The voice of a guy who loomed larger than life, back in a life she no longer has. Maybe never had, if she’s going nuts.  A life that she never wants to see again. All those flash images, those things in the water-filled boxes, the rows upon rows of half-grown things stinking.

You’re the real mudang. You’re the fucking grownup. You’ve been doing it for years. But no, you can’t talk to Uncle Wojo, you’re so mad you can’t leave it. You and your goddamn pride.

I have to go ride poor little Callie, who’s getting a cold.

You owe him better.  Tell your dragon what he needs to know.

“Dance,” she whispers, putting her face down close to the staring eyes. “Dance, talk to me.”

The body stirs, the tail flops loose out of Drin’s worried grip and comes around and comes at her so fast they all gasp. It slides up on her waist and twice round her ribs and hugs her, gently. Gently.

She wipes the goddamn irritating water out of her eyes and kisses him, kisses his face, and the tail strokes down her back, touches her on the ache in her spine, and she hears herself choke out a laugh. He always makes her laugh, dammit.

“Yeah, yeah, it hurts, you can work on it later, okay?”

Dance’s lips move, a little puff of breath. “Mudangs have gods,” the puff whispers, precise as he’s ever been, and she feels her eyes go wide. “The Fire Horse burns his stall.”

“West,” Emma replies, automatically. The Fire Horse means West. It’s all there in her mind, in the crooked spidery script of a crazy old Italian monk who lived too long in some very strange places, and only wrote down a maddeningly cryptic few bits of all the bizarre things he saw.

“It’s said that mudang gods command cardinal directions, similar to the loa spirits here,” Drin murmurs.

“Is it the storm? The wind is shifting?” Emma leans closer.

ink of dragon in wind by Kano Hogai
Dragon by Kano Hogai

“You sing the Fire Horse to life,” Dance says, pupils so wide that the weird look of it draws her gaze in hypnotically if she looks at him too long. “They used too many small words. Gods, big words. Get it right.”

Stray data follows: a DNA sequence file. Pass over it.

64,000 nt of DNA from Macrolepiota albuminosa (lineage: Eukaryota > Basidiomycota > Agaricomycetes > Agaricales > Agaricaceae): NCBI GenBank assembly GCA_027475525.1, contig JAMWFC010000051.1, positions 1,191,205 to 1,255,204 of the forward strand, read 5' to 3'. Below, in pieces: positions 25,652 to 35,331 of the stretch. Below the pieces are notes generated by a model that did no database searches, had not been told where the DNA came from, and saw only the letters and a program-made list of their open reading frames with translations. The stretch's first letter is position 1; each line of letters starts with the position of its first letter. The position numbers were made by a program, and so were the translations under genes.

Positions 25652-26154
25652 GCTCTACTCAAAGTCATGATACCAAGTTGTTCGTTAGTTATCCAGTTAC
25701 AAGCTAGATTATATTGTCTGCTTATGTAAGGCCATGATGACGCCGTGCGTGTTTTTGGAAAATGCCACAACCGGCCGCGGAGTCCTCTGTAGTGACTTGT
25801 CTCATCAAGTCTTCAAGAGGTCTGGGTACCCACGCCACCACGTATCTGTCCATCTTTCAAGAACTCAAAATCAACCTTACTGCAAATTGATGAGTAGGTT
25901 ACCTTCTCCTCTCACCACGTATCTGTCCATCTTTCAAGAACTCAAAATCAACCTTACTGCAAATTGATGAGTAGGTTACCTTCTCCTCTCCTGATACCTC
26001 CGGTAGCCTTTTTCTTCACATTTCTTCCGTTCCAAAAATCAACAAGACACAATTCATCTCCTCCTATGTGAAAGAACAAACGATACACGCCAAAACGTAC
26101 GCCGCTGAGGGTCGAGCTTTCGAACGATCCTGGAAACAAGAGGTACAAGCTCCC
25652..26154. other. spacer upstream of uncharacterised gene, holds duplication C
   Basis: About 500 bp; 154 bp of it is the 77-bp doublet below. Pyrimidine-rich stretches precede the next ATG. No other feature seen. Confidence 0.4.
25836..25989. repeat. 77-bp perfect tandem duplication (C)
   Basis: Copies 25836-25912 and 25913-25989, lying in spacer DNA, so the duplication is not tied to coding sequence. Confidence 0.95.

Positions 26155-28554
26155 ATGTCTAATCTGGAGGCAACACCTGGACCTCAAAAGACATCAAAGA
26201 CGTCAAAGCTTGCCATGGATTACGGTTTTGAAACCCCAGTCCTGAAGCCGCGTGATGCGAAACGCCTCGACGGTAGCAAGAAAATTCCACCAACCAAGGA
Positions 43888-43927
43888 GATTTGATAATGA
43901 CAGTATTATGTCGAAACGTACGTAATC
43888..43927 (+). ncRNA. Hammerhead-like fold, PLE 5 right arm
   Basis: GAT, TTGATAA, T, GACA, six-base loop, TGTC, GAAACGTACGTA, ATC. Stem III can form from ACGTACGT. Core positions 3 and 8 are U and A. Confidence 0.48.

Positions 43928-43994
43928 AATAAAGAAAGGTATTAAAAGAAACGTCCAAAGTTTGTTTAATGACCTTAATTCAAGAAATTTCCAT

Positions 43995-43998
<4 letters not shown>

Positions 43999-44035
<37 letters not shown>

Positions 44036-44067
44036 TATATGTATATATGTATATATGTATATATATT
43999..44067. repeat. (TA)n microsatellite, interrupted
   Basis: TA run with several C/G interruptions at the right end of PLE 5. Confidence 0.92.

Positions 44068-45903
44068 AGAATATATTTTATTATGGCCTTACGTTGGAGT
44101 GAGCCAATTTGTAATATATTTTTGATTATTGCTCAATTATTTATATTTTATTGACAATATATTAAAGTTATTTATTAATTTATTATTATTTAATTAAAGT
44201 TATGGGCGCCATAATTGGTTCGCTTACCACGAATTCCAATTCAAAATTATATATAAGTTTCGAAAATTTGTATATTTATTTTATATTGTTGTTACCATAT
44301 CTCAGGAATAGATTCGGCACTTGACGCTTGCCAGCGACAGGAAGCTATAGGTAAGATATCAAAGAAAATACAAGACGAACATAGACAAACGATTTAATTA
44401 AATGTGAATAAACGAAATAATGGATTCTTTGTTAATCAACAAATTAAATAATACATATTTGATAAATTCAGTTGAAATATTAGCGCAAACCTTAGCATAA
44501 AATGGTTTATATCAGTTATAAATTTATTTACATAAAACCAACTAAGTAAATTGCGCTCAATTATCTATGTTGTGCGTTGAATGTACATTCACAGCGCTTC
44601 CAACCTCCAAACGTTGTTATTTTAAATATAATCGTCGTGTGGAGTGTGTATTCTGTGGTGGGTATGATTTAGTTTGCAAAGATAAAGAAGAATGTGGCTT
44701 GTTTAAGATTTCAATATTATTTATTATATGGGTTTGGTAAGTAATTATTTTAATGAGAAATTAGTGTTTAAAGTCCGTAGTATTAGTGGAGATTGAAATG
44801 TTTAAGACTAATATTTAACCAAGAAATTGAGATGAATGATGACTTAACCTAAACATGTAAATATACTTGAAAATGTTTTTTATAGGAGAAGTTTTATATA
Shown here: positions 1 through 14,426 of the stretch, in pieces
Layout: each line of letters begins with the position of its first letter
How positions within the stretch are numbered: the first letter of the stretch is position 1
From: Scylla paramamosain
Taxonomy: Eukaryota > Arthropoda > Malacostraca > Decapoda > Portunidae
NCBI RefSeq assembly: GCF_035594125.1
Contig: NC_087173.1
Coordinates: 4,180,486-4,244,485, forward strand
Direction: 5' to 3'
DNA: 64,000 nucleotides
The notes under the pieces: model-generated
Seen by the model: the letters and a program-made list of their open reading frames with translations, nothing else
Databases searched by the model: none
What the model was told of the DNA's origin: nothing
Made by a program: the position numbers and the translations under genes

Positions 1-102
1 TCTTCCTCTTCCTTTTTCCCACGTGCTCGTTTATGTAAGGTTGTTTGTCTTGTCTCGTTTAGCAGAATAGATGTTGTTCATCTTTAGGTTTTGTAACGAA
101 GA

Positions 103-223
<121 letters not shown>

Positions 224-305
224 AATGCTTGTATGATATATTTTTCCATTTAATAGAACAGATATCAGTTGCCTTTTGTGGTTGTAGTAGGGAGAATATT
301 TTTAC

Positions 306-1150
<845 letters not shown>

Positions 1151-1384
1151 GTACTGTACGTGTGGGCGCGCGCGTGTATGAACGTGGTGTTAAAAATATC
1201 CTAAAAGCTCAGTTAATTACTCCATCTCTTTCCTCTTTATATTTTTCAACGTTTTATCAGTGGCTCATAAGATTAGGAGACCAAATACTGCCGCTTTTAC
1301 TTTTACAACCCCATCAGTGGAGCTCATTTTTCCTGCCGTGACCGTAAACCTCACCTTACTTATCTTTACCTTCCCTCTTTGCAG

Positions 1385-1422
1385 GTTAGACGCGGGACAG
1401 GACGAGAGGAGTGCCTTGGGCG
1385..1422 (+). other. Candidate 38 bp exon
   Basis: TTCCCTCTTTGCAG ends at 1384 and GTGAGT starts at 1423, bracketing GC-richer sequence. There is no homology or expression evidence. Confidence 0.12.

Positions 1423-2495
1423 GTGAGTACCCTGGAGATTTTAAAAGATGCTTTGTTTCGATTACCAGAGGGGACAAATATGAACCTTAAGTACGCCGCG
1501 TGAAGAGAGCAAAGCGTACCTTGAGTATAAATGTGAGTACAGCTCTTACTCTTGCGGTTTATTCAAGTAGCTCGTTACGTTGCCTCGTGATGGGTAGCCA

Emma snorts. “Now you sound like Uncle Wojo.”

His mouth sags a little, and he breathes harder, as if he hurts.

“What do you need?” Emma asks. “You want some water?”

“Case,” he breathes. “Music.”

Barret surprises them all by moving first.

“Right,” he says. “The viola. You need the viola case.”

The tail squeezes Emma a little on the arm, like a nod, and she relays this.

Get him to unlock the viola case, says the voice, the one that’s made her cut through the crap in meetings for years, as much a part of her as her backaches. And about as welcome, too, most days.

Dance’s chin comes up a degree, and he blinks.

He’s waiting for input, says the General’s voice in her head. And only the gods of mudangs can tell him what key the tune is supposed to be in.

Well, why doesn’t Locatelli haul in his own damned Baroque self and tell us? Emma says, exasperated at the logical inconsistencies.

She’s never had much patience for tricksters and mediums and table-lifters, who are at least trying to make a living, and none at all for self-indulgent New Age soccer moms trying to get at the meaning of a life spent in the suburbs, bred like cows in their stalls.

Uncle Wojo the General laughs. He’s busy. Man, he’s always busy. Get in line, that guy has a waiting room like the Beatles.

“You know what the lock is?” Emma says to Barret, grasping at straws. Maybe she doesn’t have to do this. It’s a struggle sometimes, keeping the dialogue straight, not talking out loud to people who haven’t heard what the General said. Or the others. There’s rules. She doesn’t have to. She’s very clear on this. Tell the murder victims she’s not doing that case load any more.

“Locatelli,” says Barret, firmly.

Of course it is, Emma thinks, flinching at a particularly savage jab in her aching back muscles, as if somebody who she can’t see has just given her a huge shove in the ass. Didn’t I just say so?